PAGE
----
Variable-Rate Preferred Stocks Underperform Their Fixed-Rate Cousins

Nov. 12, 2013 7:13 AM ETMET15 Comments

Over the last ten years, variable-rate preferred stocks have offered consistently lower returns, delivering about half the dividend income as fixed-rate preferreds, at higher risk to investors.

Variable-rate preferred stocks offer the promise of keeping up with interest rates in the event that rates increase. If rates rise, the return paid by variable-rate shares presumably increases as well. Shareholders not only receive additional dividend income but also avoid the price erosion that can occur as higher paying alternatives become available.

There are several variable-rate preferreds trading today that have been around for a decade now, surviving through booms, busts, rising rates, falling rates - you name it. So how has the promise of variable-rate preferred stocks compared to actual performance?

How Rates are Set

There are four primary methods used by variable-rate preferred stocks to set the dividend rate paid to shareholders: (1) LIBOR-based, (2) CMT-based, which use the constant maturity bond rate of certain U.S. treasuries, (3) inflation-based, using the Consumer Price Index and (4) fixed-to-floating, which offer a fixed dividend rate until the security's call date, then a variable rate thereafter.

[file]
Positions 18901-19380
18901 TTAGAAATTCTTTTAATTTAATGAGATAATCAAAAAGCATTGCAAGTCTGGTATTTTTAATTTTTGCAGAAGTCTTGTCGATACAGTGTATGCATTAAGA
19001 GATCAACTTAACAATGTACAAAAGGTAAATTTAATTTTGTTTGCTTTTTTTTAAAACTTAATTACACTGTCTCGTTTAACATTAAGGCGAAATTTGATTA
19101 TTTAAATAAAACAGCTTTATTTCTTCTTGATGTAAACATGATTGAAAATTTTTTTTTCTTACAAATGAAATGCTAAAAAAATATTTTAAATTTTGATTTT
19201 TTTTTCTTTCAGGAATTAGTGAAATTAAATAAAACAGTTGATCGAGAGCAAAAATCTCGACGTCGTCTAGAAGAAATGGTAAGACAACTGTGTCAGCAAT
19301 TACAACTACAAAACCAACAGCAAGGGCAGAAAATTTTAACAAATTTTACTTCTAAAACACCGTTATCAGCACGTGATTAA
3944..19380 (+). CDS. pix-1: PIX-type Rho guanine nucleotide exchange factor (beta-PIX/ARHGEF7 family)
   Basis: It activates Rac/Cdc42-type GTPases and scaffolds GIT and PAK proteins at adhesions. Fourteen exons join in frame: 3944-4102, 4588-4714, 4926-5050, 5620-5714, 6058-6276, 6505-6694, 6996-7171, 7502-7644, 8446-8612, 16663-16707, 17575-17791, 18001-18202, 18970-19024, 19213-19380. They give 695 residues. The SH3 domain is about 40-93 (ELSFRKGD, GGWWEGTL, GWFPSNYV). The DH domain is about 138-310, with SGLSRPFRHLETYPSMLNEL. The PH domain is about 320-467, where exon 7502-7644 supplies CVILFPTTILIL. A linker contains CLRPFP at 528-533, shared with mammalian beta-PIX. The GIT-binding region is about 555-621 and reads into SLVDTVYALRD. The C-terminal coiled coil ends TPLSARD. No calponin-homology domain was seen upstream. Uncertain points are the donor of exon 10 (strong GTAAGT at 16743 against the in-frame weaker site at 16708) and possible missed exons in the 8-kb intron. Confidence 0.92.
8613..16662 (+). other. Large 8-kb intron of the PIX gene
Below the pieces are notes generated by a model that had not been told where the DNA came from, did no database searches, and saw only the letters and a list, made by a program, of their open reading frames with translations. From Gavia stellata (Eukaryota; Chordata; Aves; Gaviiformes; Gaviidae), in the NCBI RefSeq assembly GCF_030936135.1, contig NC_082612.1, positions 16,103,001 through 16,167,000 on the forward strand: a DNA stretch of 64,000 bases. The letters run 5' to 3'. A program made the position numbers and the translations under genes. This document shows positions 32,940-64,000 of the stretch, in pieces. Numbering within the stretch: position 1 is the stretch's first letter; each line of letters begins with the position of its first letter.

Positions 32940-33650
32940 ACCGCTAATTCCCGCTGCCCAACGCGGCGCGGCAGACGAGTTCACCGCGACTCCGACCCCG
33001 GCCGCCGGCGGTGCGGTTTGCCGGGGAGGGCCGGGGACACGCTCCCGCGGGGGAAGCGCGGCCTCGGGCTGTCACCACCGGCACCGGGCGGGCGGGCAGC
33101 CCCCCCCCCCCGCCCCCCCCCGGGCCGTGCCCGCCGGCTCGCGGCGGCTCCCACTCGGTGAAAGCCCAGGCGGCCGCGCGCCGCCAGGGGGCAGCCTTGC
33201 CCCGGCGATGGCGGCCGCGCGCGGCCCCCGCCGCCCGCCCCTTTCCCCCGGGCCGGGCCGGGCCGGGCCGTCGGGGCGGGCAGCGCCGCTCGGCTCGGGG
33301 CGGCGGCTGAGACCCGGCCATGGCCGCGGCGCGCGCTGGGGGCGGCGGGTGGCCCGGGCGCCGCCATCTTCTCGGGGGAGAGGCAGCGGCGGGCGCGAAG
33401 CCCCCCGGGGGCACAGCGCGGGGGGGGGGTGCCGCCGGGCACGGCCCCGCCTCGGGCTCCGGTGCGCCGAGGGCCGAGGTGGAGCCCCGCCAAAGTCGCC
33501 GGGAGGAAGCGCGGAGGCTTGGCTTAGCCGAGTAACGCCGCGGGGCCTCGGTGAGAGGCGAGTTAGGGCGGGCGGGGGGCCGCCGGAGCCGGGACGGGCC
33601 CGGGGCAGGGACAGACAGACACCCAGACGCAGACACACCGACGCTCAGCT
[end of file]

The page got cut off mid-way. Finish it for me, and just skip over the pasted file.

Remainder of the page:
The LIBOR-based method is the most common (although fixed-to-floating has regained some of its prior popularity recently; more on this in a moment). Variable-rate preferred stocks that use the LIBOR-based method will usually reset the dividend rate each quarter by adding some amount to the three-month LIBOR published at the time (unless the LIBOR is exceptionally low, then a minimum rate kicks in).

Example: MET-A

MET-A was introduced by MetLife, Inc. (MET) in June 2005. MET-A is the most generous LIBOR-based variable-rate preferred stock that is still trading today.

As described in MET-A's prospectus, the dividend rate paid by MET-A is reset each quarter by adding one percent to the 3-month LIBOR rate published at that time, but

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Whether you are the kind of investor who sticks with preferred stocks with a CDx3 Compliance Score rated 10 out of 10, or whether your portfolio has room for 9-score-and-lower securities, stay tuned for future articles recapping new IPOs and interesting preferred stock activity that we notice here at the CDx3 Notification Service.

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